The video for “Sons & Lovers” tells the origin story of Boston-born band Black Light Dinner Party. It is not a happy one, but it is inextricably intertwined with the band’s upcoming debut album. “It is a piece of art based off the story of the first songs—why they happened,” says drummer Zach Lipkins.
Animated by Matthew Yarrington and produced by Dreambear, the celestial, kaleidoscopic graphics and lead singer Jack Côté‘s silky vocals soften the subject. They also make it more affecting. “The animation was a way to express the story without being completely literal—without having any one of us play a particular character in story,” synth player Dan Stevens tells us. “We wanted to do animation first and foremost for that song,” adds keyboardist Joel Friedman. “[Matthew Yarington] sort of picked the story out of us.”
Both the song and the album are named after D.H. Lawrence’s semi-autobiographical novel about his relationship with his mother. “That was something Jack had read,” Stevens explains. He saw a lot of similarities and congruencies between some of the subject matter and a lot of [our] early songs.”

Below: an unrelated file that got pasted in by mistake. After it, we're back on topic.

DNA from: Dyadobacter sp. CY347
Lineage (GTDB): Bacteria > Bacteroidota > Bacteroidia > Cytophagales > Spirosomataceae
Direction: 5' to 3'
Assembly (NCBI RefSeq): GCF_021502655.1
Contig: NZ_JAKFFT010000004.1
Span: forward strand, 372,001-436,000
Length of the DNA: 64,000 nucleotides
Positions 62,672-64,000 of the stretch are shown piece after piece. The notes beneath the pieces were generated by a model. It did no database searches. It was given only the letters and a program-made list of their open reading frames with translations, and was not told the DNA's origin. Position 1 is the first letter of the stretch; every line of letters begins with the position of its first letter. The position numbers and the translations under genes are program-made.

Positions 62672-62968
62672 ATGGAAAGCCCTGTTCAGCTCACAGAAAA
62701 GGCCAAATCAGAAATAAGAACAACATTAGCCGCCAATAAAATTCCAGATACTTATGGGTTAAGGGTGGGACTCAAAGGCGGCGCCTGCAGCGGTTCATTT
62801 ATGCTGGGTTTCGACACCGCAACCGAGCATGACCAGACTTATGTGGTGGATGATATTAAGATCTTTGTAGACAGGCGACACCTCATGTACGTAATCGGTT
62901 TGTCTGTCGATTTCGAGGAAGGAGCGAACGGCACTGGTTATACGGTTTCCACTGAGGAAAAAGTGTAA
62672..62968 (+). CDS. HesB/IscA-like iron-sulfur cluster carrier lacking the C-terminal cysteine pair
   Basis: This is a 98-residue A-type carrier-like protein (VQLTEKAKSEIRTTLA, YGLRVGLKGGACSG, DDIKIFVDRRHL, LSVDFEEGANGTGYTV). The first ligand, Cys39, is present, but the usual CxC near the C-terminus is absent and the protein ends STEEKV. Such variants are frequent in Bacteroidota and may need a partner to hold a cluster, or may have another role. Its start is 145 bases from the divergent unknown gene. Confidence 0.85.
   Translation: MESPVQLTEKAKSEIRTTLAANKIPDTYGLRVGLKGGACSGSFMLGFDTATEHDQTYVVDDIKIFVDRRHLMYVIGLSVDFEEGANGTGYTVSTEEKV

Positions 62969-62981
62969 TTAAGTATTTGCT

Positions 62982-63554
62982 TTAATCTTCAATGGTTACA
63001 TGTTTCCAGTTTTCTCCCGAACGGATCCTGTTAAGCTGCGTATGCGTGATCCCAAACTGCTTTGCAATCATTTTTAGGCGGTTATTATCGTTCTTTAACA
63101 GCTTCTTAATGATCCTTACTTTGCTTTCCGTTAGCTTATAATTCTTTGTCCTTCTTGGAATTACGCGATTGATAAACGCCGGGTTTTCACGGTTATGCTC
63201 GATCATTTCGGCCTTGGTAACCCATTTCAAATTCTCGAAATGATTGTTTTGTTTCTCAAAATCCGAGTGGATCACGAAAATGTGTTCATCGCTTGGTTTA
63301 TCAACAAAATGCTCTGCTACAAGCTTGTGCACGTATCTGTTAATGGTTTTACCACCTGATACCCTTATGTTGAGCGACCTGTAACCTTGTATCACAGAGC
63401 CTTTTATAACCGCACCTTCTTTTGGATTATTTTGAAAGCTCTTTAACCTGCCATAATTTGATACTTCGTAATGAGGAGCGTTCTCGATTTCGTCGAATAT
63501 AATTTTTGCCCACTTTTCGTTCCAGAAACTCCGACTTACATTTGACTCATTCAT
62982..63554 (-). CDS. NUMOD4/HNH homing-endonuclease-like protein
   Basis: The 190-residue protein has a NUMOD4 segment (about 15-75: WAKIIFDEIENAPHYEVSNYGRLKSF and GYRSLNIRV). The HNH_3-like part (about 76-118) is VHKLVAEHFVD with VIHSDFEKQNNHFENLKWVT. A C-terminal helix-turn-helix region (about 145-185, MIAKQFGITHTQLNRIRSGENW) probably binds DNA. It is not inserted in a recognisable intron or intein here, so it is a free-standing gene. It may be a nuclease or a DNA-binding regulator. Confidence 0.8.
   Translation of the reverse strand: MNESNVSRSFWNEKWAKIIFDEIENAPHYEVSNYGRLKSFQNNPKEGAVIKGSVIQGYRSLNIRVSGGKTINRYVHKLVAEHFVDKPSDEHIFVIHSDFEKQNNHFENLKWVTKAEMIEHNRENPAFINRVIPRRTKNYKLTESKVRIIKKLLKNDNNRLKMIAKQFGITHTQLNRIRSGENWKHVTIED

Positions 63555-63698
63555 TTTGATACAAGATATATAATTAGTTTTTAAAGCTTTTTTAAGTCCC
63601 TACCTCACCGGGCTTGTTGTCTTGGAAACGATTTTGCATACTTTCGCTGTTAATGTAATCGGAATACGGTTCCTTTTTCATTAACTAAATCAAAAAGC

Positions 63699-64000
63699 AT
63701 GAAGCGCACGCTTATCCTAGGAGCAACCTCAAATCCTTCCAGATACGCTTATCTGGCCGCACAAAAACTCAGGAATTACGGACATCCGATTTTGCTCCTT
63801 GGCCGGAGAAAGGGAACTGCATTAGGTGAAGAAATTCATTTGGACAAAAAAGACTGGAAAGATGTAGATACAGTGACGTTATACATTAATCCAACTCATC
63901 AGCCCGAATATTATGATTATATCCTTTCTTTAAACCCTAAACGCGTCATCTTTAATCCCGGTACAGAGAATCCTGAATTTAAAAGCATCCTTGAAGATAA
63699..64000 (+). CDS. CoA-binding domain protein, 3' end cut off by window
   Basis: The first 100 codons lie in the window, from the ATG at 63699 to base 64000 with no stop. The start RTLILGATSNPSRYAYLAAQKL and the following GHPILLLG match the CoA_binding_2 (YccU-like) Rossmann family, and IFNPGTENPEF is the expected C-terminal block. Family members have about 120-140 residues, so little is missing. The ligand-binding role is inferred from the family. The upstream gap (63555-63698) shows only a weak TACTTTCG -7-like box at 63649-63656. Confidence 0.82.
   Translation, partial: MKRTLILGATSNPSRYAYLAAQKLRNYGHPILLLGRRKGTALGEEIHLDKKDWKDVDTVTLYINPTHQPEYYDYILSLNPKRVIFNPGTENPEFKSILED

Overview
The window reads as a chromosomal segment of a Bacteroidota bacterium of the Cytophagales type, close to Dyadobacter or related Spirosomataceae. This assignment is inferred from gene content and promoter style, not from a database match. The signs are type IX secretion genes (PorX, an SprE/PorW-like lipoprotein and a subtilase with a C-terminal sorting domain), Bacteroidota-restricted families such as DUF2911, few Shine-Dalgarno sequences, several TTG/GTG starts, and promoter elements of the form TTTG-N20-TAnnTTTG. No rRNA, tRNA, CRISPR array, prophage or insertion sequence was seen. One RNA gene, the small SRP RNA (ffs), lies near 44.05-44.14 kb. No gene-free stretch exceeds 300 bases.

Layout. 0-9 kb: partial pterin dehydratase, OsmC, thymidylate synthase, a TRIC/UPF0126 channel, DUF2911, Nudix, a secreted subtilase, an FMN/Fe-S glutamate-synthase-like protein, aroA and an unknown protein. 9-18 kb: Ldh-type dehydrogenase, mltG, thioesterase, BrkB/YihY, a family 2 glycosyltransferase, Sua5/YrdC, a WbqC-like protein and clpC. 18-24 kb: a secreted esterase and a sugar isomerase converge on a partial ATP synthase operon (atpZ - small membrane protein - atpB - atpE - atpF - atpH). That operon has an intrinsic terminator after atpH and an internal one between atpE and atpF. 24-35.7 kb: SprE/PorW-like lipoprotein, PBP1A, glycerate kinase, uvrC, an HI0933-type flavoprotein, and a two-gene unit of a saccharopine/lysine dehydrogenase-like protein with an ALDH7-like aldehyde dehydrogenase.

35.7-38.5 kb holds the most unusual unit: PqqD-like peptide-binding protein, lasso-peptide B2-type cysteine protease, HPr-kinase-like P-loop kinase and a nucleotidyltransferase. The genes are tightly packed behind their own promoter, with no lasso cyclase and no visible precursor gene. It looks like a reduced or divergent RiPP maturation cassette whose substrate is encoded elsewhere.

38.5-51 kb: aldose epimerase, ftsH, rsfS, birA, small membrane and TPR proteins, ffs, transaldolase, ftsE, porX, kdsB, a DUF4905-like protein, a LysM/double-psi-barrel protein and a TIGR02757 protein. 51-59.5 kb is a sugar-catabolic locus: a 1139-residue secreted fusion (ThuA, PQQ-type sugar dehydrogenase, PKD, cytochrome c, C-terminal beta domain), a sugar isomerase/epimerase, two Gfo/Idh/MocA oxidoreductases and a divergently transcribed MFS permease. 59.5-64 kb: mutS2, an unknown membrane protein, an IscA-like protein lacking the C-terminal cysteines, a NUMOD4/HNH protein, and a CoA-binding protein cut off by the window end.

Cloaked in catchy hooks, there is a melancholy underlying the songs on Sons & Lovers—but it is about the quartet’s past and not its future. “The whole record comes from a very specific time and place and idea,” Stevens insist. “Moving forward, we’re trying to represent where we are now.” Always writing, the band’s newer material is, according to Lipkins, “a little bit more fun and danceable.”
Now based in New York, the four men of Black Light Dinner Party have come a long way since we first discovered them in 2012. They have, of course, a vocal Internet following—but of established music critics as well as bedroom bloggers and recreational listeners. Though they have been compared to ’80s synth-rockers, they aren’t just another flicker and fade “throwback” band. As Lipkins notes, “[In the ’80s] they were discovering all of those cool, old synth drum machines: juno, things like that. Those are a lot of the production tools that we use and they are classy sounds—but I’d like to think we’re working within the frame of the current.”